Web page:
First experiences with the implementation and use of BIM models

Both, our clients and ourselves, started with the idea that it is necessary to always import the entire building model from architects. Quickly it turned out that it is more desirable to import data floor by floor only if needed, as it is easier to track differences to previous versions of the project. Another conclusion that derived from early adopters is that there is a need to remove IFC classes that are not relevant for MEP designers in order to reduce the file size and increase speed. Because architects provide the same file to every project stakeholder, the data is massive because it may include furniture, trees, and other elements that building services engineers do not require. In terms of the thermal model used for heat loss and cooling calculations Plancal nova can build upon DWG/DXF files, but also on IFC models and qualify these for thermal calculations. It turned out the conversion of existing BIM models from third party project stakeholders into thermal models comes with a number of issues, mainly deriving from unaligned work flows between architects and MEP designers, improper work, or unfamiliarity with the requirement of BIM processes. We found the solution in a selective import of “intelligent” parts of the model, as well as a simplified 3D geometry-only import, without metadata. This allows customers to have a proper model even if there are errors in its structure and then quickly build a thermal model on top of it themselves.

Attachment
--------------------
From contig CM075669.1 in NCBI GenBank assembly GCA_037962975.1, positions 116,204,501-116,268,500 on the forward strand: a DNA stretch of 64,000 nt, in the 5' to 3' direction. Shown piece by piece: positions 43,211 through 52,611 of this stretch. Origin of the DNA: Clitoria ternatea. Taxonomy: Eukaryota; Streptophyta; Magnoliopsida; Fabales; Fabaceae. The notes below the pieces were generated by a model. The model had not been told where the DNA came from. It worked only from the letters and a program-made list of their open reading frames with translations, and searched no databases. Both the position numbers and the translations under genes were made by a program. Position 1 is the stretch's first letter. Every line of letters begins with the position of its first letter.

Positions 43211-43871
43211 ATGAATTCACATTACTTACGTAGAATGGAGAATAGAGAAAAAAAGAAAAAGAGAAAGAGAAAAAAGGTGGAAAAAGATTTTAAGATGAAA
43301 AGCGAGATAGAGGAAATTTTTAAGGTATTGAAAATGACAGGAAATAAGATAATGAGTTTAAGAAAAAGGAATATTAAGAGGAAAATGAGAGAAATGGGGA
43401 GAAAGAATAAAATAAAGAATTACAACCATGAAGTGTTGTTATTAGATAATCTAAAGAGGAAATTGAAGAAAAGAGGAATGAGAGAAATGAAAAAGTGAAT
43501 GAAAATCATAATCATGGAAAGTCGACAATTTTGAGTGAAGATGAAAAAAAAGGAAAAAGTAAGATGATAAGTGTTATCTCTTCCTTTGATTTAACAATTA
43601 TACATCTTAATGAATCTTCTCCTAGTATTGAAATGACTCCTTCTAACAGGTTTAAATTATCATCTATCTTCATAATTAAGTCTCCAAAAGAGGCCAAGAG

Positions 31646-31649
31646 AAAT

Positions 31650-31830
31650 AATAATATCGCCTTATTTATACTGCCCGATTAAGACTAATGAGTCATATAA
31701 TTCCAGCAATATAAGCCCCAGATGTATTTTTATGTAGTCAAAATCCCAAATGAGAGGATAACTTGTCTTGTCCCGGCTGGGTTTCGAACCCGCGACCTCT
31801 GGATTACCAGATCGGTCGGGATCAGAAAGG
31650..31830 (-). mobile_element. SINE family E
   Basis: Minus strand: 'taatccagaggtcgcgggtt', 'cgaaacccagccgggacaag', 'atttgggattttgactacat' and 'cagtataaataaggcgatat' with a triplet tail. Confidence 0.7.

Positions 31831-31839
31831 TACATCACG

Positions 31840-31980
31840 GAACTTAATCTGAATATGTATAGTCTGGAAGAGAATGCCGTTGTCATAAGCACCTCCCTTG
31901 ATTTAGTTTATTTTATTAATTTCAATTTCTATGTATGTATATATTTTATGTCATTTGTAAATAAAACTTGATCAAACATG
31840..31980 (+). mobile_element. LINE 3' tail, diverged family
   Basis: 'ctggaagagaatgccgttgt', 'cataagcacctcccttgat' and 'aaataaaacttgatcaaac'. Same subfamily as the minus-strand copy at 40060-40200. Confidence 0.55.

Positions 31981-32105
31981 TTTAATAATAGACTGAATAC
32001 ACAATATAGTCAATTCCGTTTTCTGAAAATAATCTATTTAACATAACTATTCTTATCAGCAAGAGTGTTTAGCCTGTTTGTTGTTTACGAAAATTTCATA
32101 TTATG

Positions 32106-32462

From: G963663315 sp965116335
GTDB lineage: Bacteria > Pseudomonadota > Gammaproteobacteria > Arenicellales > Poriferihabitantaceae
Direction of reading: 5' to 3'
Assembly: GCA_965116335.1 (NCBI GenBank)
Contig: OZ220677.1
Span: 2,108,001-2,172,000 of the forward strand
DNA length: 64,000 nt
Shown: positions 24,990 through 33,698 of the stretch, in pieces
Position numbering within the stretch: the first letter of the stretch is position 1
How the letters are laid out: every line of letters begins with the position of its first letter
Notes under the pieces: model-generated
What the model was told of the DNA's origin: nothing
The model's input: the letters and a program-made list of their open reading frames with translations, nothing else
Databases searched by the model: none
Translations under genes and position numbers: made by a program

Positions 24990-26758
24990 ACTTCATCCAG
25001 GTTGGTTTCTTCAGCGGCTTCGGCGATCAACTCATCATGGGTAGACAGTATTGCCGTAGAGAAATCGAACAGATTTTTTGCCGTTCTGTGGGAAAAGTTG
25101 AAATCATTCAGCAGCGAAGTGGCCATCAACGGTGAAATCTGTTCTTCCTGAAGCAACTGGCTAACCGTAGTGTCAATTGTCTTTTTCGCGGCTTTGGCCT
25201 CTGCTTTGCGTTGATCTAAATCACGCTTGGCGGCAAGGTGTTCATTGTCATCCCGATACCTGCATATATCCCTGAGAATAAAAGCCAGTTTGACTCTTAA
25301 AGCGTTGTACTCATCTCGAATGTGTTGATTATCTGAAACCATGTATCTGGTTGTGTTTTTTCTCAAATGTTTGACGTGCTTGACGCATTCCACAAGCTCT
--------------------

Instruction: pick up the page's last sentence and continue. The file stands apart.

Requirements of the software

From the findings we derived from the cooperation with our clients, we can conclude the following requirements for a BIM software: There should be an option to import the entire building as a thermal model. In addition it should be possible to exclusively import the entire building as 3D geometry only, without meta-data, with a proper and detailed representation of the geometry. There should be an option to exclusively import specific storeys. There should be a function to remove IFC classes from the BIM model that are not desired

Implementation of the requirements